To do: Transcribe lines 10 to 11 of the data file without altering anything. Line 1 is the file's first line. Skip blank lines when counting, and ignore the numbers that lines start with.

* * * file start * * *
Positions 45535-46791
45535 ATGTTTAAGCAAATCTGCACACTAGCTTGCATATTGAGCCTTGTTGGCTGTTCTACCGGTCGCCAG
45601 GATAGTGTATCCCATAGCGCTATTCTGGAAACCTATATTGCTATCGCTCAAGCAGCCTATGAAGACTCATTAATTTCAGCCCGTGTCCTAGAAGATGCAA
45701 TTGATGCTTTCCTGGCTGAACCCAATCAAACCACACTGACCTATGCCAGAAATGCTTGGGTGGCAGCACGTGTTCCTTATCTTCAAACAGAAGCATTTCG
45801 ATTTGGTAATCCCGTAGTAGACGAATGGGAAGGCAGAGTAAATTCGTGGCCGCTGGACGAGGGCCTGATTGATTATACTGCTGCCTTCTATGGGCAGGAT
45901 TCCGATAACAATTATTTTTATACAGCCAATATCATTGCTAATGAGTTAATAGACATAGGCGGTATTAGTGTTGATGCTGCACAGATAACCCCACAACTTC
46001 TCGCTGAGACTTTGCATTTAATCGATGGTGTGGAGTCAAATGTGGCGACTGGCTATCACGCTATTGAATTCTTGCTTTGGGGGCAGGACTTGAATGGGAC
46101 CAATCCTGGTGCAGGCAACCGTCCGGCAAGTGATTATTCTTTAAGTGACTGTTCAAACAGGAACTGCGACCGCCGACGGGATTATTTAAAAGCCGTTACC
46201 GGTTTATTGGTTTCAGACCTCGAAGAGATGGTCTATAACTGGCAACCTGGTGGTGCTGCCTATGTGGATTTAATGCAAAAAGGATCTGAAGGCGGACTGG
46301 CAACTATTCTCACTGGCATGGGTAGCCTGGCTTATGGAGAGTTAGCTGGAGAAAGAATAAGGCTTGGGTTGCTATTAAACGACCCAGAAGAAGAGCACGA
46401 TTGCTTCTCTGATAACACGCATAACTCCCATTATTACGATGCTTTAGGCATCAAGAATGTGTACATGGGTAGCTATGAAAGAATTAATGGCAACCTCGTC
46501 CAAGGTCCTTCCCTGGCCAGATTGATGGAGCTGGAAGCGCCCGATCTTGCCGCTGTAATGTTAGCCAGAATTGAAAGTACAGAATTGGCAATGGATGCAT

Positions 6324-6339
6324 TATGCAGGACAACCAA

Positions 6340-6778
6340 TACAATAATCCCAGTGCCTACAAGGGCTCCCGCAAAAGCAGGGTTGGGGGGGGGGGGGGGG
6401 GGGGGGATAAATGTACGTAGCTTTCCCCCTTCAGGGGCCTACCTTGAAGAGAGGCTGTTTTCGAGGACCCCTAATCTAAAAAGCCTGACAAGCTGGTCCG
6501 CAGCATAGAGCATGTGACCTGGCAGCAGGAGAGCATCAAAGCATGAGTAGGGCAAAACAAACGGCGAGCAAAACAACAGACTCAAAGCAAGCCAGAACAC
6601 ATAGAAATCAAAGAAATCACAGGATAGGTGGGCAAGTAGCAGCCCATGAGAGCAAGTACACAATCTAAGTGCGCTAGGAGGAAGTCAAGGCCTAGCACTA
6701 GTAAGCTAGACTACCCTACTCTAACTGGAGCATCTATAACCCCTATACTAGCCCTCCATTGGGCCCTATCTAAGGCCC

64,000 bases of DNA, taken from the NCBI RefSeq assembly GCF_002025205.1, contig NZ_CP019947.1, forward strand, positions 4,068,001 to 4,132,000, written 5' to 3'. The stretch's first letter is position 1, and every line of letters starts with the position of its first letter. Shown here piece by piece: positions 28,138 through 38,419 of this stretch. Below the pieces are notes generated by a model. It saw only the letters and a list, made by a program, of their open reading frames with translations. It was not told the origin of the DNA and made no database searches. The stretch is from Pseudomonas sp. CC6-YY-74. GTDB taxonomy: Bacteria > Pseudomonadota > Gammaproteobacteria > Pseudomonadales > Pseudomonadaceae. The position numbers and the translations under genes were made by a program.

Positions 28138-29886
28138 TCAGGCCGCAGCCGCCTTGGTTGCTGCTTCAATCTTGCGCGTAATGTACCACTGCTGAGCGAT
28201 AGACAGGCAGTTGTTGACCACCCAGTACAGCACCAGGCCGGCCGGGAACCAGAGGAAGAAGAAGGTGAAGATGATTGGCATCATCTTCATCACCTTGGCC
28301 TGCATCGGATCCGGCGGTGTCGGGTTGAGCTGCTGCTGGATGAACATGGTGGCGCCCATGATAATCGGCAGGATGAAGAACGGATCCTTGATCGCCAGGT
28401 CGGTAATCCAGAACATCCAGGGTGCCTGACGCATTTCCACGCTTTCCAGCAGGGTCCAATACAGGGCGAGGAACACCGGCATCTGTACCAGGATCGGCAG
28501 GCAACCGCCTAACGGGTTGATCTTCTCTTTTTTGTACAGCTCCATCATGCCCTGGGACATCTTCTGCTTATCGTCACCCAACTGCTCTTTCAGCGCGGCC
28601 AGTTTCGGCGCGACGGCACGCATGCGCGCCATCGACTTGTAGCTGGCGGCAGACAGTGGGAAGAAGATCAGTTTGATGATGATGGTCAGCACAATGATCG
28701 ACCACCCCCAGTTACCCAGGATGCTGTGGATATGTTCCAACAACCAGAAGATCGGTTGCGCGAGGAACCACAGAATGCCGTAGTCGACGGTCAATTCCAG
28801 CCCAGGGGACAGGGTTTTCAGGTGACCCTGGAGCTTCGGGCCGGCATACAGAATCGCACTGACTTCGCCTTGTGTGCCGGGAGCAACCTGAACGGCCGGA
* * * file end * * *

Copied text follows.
46301 CAACTATTCTCACTGGCATGGGTAGCCTGGCTTATGGAGAGTTAGCTGGAGAAAGAATAAGGCTTGGGTTGCTATTAAACGACCCAGAAGAAGAGCACGA
46401 TTGCTTCTCTGATAACACGCATAACTCCCATTATTACGATGCTTTAGGCATCAAGAATGTGTACATGGGTAGCTATGAAAGAATTAATGGCAACCTCGTC